What is the "Infrastructure Development District" (IDD) amendment, and what will it do if passed? That depends on who you ask.
Each side, of course, says that the other is lying. In order to judge who is telling the truth, you must ask yourself, what does this person have to gain by urging me to vote this way or that way?
Those who oppose this amendment, myself included, generally have nothing to gain, and nothing to lose in terms of economics. All that I hope to gain, and all that I fear will be lost, are the following:
* The most valuable intact habitat for black bears in central Georgia will be reduced to residential subdivisions. This habitat is also important to many other animals and plants, some of which are endangered or threatened.
* People who are duped into buying property in these "private cities" will not realize that they are selling themselves into virtual serfdom, surrendering their rights to a say in how their "taxes" are spent.
* Counties unfortunate enough to have a "private city" set up within their borders will be forced to inherit the nightmare of overpopulation, insufficient infrastructure, and environmental and economic disaster when the "private city" becomes insolvent, as it almost certainly will.
Those who promote the passage of this amendment have much to gain:
* Construction companies support the amendment, and they will benefit from increased business as these unsustainable developments are built.
* Banks support the amendment, as they are financing the purchase of the land and the development projects that will flow in an unstoppable flood immediately after the amendment is passed.
As Neill Herring, a lobbyist for the Sierra Club, says, "Except for the people that stand to benefit from it, nobody really wants it." The same could be said for any idea, of course, but the only "benefit" here is financial, and the only people in a position to enjoy the financial benefit are the bankers, construction companies, chambers of commerce, and landowners mentioned above. County governments don't want it. Private citizens don't want it. School districts don't want it. County soil and water districts don't want it. The state Department of Natural Resources doesn't want it.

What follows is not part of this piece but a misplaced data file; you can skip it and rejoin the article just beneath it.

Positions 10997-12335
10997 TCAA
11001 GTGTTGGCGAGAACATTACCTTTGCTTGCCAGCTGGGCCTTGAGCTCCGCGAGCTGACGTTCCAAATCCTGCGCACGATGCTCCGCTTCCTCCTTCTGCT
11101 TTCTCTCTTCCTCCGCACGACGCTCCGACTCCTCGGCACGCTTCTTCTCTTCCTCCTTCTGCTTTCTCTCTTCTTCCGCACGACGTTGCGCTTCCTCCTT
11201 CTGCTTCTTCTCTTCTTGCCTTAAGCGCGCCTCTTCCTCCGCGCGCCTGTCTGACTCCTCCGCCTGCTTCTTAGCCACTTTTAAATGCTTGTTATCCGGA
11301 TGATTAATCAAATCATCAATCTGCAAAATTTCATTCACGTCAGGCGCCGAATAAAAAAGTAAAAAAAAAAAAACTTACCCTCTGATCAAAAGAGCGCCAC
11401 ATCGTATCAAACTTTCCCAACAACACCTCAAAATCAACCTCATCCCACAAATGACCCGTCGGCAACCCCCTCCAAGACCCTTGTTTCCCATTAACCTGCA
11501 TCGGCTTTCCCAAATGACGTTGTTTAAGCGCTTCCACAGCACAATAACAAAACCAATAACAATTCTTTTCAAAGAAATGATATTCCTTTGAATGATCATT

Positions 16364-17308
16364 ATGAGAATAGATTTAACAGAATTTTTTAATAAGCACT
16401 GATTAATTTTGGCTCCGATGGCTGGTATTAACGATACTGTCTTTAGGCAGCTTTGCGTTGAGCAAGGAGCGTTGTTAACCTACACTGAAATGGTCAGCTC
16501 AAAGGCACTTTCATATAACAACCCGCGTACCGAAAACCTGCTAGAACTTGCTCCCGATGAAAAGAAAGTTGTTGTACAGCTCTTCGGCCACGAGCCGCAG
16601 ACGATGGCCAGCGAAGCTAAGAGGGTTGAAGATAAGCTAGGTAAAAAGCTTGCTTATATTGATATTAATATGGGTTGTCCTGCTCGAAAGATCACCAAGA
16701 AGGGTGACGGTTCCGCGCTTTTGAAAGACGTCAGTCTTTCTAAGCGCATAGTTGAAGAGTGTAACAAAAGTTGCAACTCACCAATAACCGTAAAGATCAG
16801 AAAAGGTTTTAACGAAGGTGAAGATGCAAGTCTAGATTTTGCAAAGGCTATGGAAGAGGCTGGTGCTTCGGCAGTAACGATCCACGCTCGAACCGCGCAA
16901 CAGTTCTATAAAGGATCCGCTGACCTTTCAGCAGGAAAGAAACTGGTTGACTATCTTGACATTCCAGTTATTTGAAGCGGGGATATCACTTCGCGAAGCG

What will this constitutional amendment do?
* Enable county commissions to vote to authorize private developers to levy "assessments" (effectively, "taxes") on the residents of the IDD.
* County commissions have this power without requiring the matter to be approved by taxpayers of the counties.
* There is no "conflict of interest" protection, so that even county commissioners who stand to benefit financially from the IDD can vote to authorize the IDD to collect "taxes."
* IDDs can charge these taxes with no legal limit on tax rates. Proponents say there are prescribed limits within the amendment, but in fact these limitation clauses were deleted from the amendment before it was passed by the state assembly.
* Developers of IDDs will have the authority to issue tax-free municipal bonds, just as if they were a municipal government, but without the transparency of a government and without representation by the "taxpayers."
* Developers of IDDs will be allowed - indeed required - to pass all costs of development on to the purchasers of property within the IDD. There will be no market forces limiting what they can charge, no market pressures for efficiency, and no "taxpayer" input into what development costs will be incurred.
* While there will be resident-controlled governing boards to take over management of the IDD after development is complete, all contracts, and therefore all financial burdens, will be decided independently by the developer before the governing board takes over. The governing board will have no say in determining the terms of these financial obligations, they will simply be required to inherit the burden from the developer, leaving the developer free to walk away with a constitutionally guaranteed profit.
* Developers of IDDs are under no obligation to ensure that the infrastructure of the IDD can be sustained by the resources of the host county. For instance, they are obligated to build water and sewage lines and roads within the IDD, but if the host county is unable to provide the water, to handle the sewage, or to build roads connecting the IDD to outside resources, that it the county's problem and not the developer's.
Proponents say the purpose of the Infrastructure Development Districts is to open up creative new ways to stimulate economic development in the state of Georgia. In fact, if you look a little closer, the IDD amendment appears to be nothing more than a way to get around zoning laws, water resource protection laws, and the rights of the citizens, all to line the pockets of the developers, the bankers, and the lucky (or sleazy) landowners who bought land that could not otherwise be developed.